Wednesday, August 6, 2014
Recent Watches: Teenage Mutant Ninja Turtles III (1993)
By 1993, the Teenage Mutant Ninja Turtles franchise continued to be enormously popular among kids. However, its total grasp on the kiddy zeitgeist was starting to slip. Critically acclaimed cartoon adaptations of popular superheroes, like “Batman: The Animated Series” and “X-Men,” had started to inch in on the Turtles’ established territory. The Ninja Turtles were no longer as hip among the playground crowd. These things I can attest to, as I was actually there. A few months after “Teenage Mutant Ninja Turtles III” was released, the Mighty Morphin’ Power Rangers would premiere on American television, stealing the TMNT’s martial arts-flavored thunder and quickly eclipsing the older series in popularity. But before that happened, the Green Machine went back to theaters and back in time.
The film begins with the Heroes Four at ease, practicing via synchronized dance moves in their lair. April soon climbs down the ladder, baring gifts from a recent vacation to Japan. Among those gifts is a strange golden scepter. When holding it, April is thrown back in time to 17th century Japan. A Japanese prince is teleported to the modern day in her place. Determined to rescue their friend, the Turtles quickly figure out the mechanics of the magical device, heading into the past after her. Once in Edo era Nippon, the four turtles are embroiled in a plot involving an English trader selling guns to the samurai lord, eager to use the weapons in an upcoming war, something his son and the son's girlfriend are strictly against.
To put it mildly. Most consider the film the long-running series’ nadir. (Which isn’t very fair, considering this is a franchise where Venus and Carter are both things.) As a kid, I remember being disappointed in the film because the villain wasn’t Krang. Now that Shredder’s dead, that’s the second most important member of the TMNT’s rogue gallery, right? Or how about Baxter Stockman, Rat King, Leatherhead or Slash? I suspect I wasn’t alone in that disappointment. The film, instead, breaks wildly from Ninja Turtle canon, featuring an original story populated entirely with new characters. The film takes the characters out of their traditional urban setting, putting them in totally different time period. Hell, it’s a Ninja Turtles movie where ninjitsu plays a very small role. The Mutant Teens spent most of the film dressed as Samurais. Yet it’s not fair to judge Part III for what it isn’t.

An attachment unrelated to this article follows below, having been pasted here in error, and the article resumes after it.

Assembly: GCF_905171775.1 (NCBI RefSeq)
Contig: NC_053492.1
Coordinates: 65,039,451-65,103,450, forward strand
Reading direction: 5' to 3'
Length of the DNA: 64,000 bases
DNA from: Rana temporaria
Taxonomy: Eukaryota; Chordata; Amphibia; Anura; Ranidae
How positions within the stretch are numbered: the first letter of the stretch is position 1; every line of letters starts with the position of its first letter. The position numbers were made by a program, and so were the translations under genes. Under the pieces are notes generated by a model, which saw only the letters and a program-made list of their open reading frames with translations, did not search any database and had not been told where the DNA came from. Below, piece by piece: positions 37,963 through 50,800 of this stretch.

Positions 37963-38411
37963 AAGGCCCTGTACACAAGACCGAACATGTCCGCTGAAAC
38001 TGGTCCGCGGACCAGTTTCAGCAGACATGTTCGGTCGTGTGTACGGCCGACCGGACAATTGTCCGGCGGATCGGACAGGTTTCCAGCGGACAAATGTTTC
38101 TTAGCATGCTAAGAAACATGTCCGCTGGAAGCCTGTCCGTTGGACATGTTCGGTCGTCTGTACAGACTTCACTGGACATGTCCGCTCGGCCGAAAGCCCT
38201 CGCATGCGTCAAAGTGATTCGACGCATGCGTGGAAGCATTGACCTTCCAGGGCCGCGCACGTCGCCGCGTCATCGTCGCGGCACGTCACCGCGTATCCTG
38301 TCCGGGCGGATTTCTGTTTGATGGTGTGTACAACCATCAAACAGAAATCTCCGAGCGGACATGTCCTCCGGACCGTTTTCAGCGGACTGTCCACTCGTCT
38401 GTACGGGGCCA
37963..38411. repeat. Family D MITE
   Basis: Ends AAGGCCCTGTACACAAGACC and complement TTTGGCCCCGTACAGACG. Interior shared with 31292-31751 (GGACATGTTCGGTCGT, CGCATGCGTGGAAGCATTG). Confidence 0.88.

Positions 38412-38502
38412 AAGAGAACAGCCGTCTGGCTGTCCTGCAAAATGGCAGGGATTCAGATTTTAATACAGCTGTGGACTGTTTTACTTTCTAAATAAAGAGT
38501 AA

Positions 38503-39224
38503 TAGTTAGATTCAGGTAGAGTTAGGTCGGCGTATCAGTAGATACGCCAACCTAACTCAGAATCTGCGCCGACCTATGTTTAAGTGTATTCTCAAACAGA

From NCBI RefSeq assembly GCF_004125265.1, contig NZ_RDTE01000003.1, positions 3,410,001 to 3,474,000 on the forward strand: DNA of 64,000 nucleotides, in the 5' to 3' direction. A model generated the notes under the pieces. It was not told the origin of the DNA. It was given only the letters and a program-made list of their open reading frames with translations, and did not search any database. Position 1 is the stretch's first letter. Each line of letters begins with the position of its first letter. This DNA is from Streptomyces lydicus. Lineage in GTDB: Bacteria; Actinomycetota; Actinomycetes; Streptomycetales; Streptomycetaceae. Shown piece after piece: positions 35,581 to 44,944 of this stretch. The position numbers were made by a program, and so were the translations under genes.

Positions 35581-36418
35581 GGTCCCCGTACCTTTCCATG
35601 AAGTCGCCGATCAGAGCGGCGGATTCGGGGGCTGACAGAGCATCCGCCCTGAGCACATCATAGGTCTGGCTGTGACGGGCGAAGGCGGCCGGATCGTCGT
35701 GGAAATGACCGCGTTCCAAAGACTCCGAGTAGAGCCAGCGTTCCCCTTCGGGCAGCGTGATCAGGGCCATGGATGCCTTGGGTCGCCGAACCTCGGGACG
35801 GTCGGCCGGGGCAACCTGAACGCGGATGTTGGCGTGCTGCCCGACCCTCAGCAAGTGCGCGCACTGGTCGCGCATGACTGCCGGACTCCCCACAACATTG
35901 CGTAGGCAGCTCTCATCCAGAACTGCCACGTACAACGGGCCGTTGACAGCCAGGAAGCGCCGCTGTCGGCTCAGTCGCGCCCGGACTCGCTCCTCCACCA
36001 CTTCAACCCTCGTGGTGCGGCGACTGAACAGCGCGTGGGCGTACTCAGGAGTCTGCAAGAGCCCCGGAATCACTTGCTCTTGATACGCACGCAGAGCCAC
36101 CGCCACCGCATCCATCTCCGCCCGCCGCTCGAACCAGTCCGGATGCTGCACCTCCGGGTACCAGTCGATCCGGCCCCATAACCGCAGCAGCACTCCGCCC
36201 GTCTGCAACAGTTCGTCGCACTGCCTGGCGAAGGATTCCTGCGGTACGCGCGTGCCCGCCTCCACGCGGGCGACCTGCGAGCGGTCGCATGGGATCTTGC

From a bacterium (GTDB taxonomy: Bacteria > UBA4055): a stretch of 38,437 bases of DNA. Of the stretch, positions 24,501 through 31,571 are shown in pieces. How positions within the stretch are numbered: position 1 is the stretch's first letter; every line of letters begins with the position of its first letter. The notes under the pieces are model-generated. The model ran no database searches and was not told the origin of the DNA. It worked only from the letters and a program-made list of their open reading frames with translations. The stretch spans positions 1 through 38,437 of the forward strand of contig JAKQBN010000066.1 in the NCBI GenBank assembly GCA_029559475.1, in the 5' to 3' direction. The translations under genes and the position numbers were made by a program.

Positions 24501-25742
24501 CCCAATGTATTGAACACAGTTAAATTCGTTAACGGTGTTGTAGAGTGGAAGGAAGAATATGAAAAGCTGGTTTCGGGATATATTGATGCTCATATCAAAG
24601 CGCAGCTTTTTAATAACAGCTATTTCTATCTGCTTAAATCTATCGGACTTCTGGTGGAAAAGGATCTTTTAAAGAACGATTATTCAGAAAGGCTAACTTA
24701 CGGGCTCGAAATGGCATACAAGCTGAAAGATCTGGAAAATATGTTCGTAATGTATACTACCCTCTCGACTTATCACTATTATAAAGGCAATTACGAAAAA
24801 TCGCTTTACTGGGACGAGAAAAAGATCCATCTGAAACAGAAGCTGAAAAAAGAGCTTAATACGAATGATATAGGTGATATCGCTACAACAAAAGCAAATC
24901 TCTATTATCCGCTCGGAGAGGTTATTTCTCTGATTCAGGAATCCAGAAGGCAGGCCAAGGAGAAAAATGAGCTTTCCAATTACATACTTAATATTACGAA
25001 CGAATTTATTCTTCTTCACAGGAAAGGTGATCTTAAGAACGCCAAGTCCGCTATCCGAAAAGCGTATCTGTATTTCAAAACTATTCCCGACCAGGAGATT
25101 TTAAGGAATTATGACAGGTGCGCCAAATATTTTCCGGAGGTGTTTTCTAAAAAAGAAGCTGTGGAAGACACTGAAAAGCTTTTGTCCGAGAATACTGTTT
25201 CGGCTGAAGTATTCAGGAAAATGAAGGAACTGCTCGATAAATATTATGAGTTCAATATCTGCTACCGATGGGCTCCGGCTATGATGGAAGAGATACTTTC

So why do people hate this movie so much? The number one reason is doubtlessly the steep drop in quality concerning the special effects. The Jim Henson Creature Shop, who provided the fantastic suits for the last two films, passed on this one, leaving the effects duties to less disciplined hands. The animatronic heads are less expressive, with blockier faces and more exaggerated features. Whenever they have to talk or express emotion, the fakeness of the suits become apparent. The Turtles’ look more rubbery and their skin is dotted with odd liver spots. Splinter, meanwhile, is obviously a hand-puppet, as you never see his legs. While the last two films convinced you that these robotic creations were real characters, here they look like the unconvincing special effects they are.
Wet Willies and mock a fat dungeon master. It’s not sophisticated, is what I’m saying.
Moreover, the movie’s plot isn’t very interesting. Some consider the time travel device too far fetched but I don’t think that washes, considering the silly things Turtle fans do accept. Walker is a fairly generic bad guy, motivated by simple greed. The exact reasons he and Daimyo are working together aren’t elaborated on much. The looming threat of war is mostly kept off-screen. The film is also poorly paced. After arriving in the past, there are some action scenes with the Turtles attempting to rescue Mikey. After that, the story relaxes into a long, leisurely sequence of the Turtles hanging out in the village. Donnie is preoccupied with going home. Raph befriends a young child who he thinks is too serious. Mikey, meanwhile, starts to fall for Mitsu, the human samurai chick that is actually the time-displaced Kenshin’s love interest. Not until the very end, when the Turtles make their way back to the castle, does the plot begin to move again. And that plot is a fairly uninspired MacGuffin chase, the Turtles chasing after the scepter that can take them back home.
The film still opened number 1 at the box office but didn’t have the staying power of the previous flicks. Despite plans for a fourth film, the series took an extended break from theaters. “Teenage Mutant Ninja Turtles III” is ultimately a failure but it’s an interesting failure that attempted to take the franchise in a different direction. It didn’t do it well but at least it tried. [5/10]